Rheumatoid arthritis (RA) is an autoimmune disease that causes crippling pain and deformities to the joints. While no cure for the diseases exists, medications that relieve the symptoms are available. Today, more medications are being administered intravenously to treat rheumatoid arthritis. While there are many benefits to the drugs, they also bring their own sets of side effects; some of these can be severe.
Corticosteroids decrease inflammation. In serious cases of RA which have not responded to standard treatment, corticosteroids may be given intravenously to reduce swelling and pain in the joints. Corticosteroids have numerous undesirable side effects, from an increase in bone loss to the possibility of steroid-induced psychosis. Other side effects include ulcers in the gastrointestinal tract, skin thinning, weight gain, severe infection from immune system suppression and cataract formation.
Orencia decreases RA symptoms by interfering with the activation of T cells, which increase inflammation. Orencia is given once a month over 30 minutes to an hour, after an initial loading dose program of doses at baseline, at two weeks and at four weeks. It takes up to three months for a positive response to be seen. Because Orencia reduces the immune system response, opportunistic infections and malignancies are possible side effects. Respiratory problems, such as pneumonia, may also occur. Infusion reactions, such as fever, chills, tremors, headache and nausea, may occur, but they are usually mild. According to the University of Maryland Medical Center, Orencia and Rituxan should be used only in people with moderate or severe disease who have not been helped by other medications.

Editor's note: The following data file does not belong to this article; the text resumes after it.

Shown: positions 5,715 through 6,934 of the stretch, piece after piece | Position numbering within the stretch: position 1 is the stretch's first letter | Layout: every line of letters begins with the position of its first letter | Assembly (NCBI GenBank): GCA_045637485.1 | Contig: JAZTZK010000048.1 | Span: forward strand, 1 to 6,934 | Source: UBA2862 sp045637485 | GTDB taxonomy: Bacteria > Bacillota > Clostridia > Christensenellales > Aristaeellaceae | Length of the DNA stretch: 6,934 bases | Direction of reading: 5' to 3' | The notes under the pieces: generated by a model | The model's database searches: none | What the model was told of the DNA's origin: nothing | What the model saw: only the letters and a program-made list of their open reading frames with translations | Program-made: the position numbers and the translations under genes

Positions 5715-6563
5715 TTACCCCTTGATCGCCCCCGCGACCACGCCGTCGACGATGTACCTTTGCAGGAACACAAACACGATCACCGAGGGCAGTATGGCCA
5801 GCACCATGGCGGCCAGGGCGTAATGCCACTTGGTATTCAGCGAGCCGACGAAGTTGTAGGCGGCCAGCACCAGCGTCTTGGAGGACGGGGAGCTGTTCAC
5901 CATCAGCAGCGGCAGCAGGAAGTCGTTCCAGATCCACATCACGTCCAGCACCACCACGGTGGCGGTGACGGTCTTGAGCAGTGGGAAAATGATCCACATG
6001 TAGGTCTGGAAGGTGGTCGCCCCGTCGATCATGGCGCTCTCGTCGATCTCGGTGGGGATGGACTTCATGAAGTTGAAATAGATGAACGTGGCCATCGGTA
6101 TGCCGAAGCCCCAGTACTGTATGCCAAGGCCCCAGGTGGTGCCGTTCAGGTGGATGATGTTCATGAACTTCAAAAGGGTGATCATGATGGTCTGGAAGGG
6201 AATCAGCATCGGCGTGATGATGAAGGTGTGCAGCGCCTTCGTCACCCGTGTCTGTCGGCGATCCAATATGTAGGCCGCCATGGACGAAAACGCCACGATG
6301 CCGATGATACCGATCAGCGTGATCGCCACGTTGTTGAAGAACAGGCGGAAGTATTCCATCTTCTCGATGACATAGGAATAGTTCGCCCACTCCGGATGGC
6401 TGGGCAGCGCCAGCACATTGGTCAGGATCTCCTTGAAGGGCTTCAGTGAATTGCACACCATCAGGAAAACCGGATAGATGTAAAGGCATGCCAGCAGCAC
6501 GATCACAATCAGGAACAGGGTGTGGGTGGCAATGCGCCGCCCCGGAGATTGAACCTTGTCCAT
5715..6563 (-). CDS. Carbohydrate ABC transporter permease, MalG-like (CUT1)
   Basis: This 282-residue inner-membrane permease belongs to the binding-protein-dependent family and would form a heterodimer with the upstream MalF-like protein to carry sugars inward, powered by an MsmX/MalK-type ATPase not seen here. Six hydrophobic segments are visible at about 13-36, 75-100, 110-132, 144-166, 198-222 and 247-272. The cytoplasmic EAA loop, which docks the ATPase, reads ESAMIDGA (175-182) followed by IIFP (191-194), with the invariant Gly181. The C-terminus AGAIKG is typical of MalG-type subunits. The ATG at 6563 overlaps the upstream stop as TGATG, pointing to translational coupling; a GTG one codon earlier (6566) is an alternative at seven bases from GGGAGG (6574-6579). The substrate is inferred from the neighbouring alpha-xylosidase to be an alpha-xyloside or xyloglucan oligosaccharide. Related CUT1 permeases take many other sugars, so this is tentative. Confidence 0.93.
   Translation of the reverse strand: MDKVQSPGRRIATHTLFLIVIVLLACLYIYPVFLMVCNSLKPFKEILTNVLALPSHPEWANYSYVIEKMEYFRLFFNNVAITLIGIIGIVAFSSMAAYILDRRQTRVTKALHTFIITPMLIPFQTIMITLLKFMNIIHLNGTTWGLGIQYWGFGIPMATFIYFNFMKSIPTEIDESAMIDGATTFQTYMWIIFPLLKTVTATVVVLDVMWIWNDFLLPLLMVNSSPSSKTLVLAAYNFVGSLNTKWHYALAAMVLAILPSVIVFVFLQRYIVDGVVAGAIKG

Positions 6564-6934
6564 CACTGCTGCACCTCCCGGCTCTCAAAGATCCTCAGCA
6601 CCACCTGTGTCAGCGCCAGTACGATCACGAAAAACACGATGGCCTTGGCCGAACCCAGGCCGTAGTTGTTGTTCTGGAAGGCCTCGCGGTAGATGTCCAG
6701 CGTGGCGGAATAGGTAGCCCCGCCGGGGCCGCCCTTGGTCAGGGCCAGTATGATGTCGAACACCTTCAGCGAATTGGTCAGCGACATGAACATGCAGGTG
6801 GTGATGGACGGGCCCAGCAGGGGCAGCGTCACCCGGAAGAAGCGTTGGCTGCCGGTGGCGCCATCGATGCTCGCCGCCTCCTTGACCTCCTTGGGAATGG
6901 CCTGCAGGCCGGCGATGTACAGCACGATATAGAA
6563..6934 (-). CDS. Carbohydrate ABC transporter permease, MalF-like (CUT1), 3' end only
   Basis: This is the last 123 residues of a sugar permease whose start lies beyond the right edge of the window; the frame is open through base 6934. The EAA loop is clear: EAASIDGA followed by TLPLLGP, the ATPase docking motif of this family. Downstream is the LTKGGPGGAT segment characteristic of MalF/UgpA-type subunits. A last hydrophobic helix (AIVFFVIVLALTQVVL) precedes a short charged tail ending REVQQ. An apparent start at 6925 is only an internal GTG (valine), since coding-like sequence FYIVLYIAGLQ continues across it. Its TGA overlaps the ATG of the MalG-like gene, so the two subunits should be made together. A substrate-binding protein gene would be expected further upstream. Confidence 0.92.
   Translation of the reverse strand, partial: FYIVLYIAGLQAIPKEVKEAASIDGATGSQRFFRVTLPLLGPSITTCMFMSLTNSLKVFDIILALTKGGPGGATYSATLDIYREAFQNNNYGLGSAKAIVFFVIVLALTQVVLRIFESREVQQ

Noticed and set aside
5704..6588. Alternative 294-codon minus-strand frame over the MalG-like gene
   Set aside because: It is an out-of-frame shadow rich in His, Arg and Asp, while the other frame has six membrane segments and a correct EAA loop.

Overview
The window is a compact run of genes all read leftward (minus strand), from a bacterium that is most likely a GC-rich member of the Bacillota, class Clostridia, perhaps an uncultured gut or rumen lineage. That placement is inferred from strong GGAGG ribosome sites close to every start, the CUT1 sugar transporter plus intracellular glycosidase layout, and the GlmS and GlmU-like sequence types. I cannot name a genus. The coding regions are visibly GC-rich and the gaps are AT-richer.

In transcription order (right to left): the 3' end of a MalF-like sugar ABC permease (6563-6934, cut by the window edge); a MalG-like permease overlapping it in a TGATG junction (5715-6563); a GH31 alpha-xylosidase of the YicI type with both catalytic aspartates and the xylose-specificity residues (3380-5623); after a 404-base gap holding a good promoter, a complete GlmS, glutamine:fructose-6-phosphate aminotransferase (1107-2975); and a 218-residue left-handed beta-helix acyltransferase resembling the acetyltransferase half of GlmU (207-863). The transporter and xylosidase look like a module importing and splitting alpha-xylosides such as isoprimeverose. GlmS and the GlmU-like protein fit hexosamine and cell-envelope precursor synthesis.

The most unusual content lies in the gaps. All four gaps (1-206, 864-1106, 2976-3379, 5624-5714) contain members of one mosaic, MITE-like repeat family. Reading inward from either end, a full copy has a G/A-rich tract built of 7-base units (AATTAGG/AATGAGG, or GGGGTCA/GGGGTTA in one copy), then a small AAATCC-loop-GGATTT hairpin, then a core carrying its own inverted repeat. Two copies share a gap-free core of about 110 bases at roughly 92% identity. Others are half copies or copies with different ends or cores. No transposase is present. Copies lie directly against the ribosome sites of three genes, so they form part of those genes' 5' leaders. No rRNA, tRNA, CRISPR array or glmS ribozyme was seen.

Remicade binds with tumor necrosis factor (TNF), a substance produces by white blood cells that induces inflammation. Large quantities of TNF are found in rheumatoid joints. Remicade is administered intravenously over two hours, starting with a dose at baseline, one at two weeks, then six weeks, then eight weeks thereafter, according to the Johns Hopkins Arthritis Center website. Serious opportunistic infections, including tuberculosis, may occur in people receiving Remicade. Liver toxicity and bone marrow suppression are potential side effects. Infusions reactions, such as body aches, fever, chills and headache, may also occur. People with congestive heart failure cannot take Remicade, according to the New York University Medical Center School of Medicine. People receiving the drug should not be given live vaccines such as German measles, chicken pox and polio.
Rituxan decreases inflammation by binding with B cells, important in the activation of immune responses, and removes them circulation. Results may not be seen for up to three months after an infusion. One infusion, however, may reduce symptoms for between six months and two years. Rituxan is administered intravenously over three to four hours. Two doses are administered, two weeks apart; the drug may then be given every six months or more, if symptoms are still under control.
Infections, including reactivation of viruses, such as hepatitis B, may occur after infusion. The risk of cancer of may be increased, says the Merck Manual website. Infusion reactions, including hives, breathing difficulty, fever, low or high blood pressure, back pain, itching and swelling, may be severe. Corticosteroids are usually given intravenously along with Rituxan. Rare but fatal viruses, such as progressive multifocal leukoencephalopathy (PML), a brain infection, have occurred in people receiving the drug, the Ohio State University Medical Center reports.